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Drechsler, R; Rizzo, P; Steinhausen, H C (2010). Decision making with uncertain Reinforcement in children with attention deficit/hyperactivity disorder (ADHD). Child Neuropsychology, 16(2):145-161.

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Abstract

Reward-related processes are impaired in children with ADHD. Whether these deficits can be ascribed to an aversion to delay or to an altered responsiveness to magnitude, frequency, valence, or the probability of rewards still needs to be explored. In the present study, children with ADHD and normal controls aged 7 to 10 years performed a simple probabilistic discounting task. They had to choose between alternatives where the magnitude of rewards was inversely related to the probability of outcomes. As a result, children with ADHD opted more frequently for less likely but larger rewards than normal controls. Shifts of the response category after positive or negative feedback, however, occurred as often in children with ADHD as in control children. In children with ADHD, the frequency of risky choices was correlated with neuropsychological measures of response time variability but unrelated to measures of inhibitory control. It is concluded that the tendency to select less likely but larger rewards possibly represents a separate facet of dysfunctional reward processing, independent of delay aversion or altered responsiveness to feedback.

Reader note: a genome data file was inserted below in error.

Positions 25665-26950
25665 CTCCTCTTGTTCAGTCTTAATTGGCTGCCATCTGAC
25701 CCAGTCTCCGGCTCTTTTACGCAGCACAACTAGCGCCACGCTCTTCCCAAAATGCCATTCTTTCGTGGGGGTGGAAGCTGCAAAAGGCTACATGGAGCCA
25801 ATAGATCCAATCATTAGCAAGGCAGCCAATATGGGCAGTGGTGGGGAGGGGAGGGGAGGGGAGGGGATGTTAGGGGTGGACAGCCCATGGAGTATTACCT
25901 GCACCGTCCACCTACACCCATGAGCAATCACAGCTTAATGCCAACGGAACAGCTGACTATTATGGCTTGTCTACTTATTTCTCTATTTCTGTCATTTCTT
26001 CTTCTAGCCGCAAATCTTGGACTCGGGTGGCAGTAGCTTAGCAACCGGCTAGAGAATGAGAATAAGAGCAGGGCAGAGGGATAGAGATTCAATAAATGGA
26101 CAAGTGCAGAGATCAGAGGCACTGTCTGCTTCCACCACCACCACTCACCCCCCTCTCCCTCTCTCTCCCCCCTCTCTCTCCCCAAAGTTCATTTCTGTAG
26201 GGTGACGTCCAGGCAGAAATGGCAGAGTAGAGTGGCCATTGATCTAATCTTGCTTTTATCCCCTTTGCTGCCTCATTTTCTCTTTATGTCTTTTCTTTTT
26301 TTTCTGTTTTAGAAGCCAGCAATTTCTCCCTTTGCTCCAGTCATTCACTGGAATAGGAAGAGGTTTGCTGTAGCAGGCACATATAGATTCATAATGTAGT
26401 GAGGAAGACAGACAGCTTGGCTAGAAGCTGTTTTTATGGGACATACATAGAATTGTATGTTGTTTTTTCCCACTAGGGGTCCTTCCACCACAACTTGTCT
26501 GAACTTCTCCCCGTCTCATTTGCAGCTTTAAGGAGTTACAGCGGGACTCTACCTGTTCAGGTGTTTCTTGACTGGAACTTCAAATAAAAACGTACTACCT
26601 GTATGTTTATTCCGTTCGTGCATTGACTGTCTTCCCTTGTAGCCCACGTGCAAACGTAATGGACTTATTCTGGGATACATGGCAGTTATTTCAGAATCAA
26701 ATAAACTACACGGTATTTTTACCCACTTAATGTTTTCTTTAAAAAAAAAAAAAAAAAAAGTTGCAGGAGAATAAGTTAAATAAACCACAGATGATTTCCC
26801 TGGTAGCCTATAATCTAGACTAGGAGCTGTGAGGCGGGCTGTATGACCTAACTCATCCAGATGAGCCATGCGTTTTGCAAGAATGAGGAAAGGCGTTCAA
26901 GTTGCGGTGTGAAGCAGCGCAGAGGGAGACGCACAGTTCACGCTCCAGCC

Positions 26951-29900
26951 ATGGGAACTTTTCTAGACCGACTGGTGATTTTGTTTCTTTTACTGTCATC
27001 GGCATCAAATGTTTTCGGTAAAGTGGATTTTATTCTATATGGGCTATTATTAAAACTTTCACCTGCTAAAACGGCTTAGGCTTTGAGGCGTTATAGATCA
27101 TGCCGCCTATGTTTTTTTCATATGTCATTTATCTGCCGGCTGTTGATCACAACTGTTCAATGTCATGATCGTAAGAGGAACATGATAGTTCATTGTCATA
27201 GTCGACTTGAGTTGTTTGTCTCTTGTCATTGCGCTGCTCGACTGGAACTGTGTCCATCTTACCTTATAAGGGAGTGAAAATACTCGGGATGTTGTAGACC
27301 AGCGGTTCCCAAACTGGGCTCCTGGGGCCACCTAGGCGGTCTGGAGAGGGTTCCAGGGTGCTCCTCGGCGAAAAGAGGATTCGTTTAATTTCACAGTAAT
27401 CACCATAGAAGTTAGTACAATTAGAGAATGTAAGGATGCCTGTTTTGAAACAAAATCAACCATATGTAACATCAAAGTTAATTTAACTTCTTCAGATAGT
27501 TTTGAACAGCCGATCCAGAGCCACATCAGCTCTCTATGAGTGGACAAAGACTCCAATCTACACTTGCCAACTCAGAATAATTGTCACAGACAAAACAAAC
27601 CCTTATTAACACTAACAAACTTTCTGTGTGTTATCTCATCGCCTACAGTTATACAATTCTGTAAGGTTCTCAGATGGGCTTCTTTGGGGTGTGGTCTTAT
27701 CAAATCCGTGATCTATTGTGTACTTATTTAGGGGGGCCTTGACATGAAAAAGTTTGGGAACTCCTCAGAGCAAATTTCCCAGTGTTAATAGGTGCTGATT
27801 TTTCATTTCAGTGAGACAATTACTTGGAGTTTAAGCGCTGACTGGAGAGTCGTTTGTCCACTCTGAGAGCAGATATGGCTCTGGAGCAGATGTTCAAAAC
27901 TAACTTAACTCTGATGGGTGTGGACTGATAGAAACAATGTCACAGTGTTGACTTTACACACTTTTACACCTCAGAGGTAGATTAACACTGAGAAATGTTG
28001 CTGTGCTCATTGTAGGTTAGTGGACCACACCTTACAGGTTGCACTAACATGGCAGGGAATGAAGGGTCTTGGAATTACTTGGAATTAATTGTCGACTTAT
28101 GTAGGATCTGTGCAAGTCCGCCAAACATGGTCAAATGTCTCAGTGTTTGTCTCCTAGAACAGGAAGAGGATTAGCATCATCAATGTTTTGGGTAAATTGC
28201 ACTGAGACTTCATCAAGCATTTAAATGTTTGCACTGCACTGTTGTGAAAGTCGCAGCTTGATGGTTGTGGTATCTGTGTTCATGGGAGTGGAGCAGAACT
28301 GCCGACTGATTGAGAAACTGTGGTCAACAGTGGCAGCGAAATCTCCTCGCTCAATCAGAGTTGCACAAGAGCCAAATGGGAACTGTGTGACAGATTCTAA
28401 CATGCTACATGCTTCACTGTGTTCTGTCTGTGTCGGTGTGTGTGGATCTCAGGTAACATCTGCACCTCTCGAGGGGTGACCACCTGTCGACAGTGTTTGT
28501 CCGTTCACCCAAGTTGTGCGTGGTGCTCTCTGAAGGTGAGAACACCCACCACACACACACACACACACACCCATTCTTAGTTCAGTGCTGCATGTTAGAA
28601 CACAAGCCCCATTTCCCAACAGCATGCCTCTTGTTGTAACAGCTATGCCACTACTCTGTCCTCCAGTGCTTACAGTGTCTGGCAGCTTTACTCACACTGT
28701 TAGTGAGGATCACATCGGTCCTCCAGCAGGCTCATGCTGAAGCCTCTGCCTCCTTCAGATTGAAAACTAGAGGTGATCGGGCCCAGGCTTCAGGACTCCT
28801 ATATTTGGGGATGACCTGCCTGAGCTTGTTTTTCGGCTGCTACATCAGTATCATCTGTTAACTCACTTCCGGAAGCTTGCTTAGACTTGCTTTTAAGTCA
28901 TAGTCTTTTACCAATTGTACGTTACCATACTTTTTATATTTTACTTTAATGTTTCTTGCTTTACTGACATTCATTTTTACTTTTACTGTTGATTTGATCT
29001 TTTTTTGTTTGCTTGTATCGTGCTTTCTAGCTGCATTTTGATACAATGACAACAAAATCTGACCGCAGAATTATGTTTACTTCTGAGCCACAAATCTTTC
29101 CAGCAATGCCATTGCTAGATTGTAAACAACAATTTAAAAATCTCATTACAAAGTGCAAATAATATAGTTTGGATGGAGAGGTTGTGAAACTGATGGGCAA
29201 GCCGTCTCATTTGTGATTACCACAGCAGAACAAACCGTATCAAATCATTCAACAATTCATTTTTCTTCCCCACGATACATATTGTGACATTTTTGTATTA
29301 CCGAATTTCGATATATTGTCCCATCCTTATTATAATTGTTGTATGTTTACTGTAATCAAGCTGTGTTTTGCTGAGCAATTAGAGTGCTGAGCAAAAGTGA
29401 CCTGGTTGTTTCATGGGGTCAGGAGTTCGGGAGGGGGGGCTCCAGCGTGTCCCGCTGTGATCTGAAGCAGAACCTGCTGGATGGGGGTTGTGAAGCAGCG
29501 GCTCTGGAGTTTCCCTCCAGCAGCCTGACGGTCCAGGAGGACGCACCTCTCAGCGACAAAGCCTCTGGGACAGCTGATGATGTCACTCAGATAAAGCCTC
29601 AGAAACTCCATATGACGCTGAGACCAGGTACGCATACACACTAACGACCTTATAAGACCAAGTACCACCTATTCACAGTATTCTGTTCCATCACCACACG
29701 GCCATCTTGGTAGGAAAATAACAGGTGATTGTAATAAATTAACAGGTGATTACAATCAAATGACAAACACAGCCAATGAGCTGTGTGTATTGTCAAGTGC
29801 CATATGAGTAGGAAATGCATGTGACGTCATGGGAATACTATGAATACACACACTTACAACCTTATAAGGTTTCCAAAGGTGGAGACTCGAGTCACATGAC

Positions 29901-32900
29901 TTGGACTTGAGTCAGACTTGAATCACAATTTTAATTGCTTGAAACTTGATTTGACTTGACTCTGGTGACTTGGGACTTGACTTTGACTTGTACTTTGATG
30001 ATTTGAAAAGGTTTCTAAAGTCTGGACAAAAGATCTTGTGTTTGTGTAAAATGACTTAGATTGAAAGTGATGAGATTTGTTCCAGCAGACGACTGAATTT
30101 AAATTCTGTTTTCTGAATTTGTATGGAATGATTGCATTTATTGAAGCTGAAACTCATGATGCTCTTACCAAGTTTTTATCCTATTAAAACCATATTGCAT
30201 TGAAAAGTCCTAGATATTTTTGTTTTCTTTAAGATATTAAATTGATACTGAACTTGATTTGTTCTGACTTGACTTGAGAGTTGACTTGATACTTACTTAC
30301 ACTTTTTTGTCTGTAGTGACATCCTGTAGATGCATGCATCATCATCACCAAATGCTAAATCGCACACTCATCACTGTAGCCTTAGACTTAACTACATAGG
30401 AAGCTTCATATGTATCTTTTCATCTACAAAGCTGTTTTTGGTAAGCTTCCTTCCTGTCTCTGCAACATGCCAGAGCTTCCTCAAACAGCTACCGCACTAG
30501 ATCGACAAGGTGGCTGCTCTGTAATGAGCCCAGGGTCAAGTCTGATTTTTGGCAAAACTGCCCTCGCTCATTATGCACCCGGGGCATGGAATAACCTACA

Item Type:Journal Article, refereed, original work
Communities & Collections:04 Faculty of Medicine > Center for Child and Adolescent Psychiatry
DDC:610 Medicine & health
Language:English
Date:March 2010
Deposited On:26 Feb 2010 17:23
Last Modified:28 Nov 2013 01:32
Publisher:Taylor & Francis
ISSN:0929-7049
Publisher DOI:10.1080/09297040903190774
PubMed ID:19821169
Citations:Web of Science®. Times Cited: 9
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